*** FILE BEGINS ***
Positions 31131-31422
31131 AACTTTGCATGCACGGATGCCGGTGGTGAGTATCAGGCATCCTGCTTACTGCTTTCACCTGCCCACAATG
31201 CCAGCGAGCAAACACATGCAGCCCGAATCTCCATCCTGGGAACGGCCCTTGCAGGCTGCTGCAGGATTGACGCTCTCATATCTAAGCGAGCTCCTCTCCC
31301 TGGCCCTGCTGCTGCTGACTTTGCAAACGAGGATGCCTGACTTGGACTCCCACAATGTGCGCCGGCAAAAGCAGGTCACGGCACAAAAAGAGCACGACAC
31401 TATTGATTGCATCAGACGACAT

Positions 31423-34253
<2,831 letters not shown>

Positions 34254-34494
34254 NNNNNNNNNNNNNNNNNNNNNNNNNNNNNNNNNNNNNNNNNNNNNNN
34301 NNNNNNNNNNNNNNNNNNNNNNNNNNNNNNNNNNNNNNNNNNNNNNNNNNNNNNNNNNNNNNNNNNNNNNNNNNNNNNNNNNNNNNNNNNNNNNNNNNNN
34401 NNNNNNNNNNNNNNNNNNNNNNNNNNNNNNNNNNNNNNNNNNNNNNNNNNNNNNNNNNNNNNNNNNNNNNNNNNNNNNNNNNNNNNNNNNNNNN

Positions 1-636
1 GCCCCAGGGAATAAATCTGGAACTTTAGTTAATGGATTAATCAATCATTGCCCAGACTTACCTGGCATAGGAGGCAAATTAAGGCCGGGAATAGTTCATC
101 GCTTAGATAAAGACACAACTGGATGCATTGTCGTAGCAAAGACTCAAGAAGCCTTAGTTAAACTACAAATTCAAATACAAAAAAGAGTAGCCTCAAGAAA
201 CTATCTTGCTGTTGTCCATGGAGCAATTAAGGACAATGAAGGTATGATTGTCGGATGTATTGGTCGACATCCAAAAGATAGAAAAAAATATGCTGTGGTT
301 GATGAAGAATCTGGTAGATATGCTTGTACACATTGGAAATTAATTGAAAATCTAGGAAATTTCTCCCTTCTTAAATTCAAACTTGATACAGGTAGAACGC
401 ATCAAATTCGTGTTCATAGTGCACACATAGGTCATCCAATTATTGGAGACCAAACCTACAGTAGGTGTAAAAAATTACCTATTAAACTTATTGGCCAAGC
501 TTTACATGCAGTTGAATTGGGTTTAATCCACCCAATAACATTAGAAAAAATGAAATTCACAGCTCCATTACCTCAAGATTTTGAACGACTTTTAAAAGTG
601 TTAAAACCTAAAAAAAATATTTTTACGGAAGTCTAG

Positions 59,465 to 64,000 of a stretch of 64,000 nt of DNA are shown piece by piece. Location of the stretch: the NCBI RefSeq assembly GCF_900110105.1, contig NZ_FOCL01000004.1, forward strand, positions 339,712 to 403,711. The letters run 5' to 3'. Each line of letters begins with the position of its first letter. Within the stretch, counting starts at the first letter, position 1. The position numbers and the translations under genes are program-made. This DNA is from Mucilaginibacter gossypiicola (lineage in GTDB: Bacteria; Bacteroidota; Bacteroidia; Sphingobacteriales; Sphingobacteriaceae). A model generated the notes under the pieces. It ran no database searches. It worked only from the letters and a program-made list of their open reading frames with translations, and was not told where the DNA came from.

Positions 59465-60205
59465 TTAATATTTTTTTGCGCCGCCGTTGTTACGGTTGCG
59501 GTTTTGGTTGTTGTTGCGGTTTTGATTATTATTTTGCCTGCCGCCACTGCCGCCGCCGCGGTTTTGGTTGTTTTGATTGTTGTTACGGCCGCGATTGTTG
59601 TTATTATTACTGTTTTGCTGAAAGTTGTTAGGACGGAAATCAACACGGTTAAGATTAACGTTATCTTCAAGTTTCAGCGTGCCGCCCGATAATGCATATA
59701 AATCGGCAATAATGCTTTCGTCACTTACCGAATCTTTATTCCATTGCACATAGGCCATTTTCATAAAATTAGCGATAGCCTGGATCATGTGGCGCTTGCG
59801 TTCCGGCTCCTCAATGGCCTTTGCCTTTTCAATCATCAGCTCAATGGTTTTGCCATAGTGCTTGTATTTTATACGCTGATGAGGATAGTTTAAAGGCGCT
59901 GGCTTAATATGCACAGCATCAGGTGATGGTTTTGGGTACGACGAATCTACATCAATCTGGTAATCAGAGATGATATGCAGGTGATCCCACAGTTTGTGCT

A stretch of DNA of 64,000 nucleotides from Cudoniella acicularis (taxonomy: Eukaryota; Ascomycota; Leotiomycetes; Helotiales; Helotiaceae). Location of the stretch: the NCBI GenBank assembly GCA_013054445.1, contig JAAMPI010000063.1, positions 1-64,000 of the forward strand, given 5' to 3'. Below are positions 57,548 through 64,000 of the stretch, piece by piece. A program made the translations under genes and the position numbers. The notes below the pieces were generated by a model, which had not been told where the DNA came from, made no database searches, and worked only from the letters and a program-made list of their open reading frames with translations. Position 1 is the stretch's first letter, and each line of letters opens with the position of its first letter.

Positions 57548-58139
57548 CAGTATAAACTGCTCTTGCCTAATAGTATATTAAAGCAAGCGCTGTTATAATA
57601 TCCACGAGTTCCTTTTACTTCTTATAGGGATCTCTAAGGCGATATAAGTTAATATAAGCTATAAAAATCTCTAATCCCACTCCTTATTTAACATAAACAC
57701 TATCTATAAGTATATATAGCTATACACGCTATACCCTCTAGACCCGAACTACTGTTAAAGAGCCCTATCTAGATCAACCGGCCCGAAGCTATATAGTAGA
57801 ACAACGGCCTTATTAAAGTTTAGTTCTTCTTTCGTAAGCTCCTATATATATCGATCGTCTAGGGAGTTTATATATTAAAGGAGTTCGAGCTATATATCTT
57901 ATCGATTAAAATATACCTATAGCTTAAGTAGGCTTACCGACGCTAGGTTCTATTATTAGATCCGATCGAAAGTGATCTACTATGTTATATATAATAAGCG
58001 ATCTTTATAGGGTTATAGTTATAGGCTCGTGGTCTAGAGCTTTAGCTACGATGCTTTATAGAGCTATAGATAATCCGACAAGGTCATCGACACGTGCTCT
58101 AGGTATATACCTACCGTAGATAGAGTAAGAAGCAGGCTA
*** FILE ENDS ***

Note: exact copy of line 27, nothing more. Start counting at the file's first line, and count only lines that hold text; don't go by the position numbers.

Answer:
59901 GGCTTAATATGCACAGCATCAGGTGATGGTTTTGGGTACGACGAATCTACATCAATCTGGTAATCAGAGATGATATGCAGGTGATCCCACAGTTTGTGCT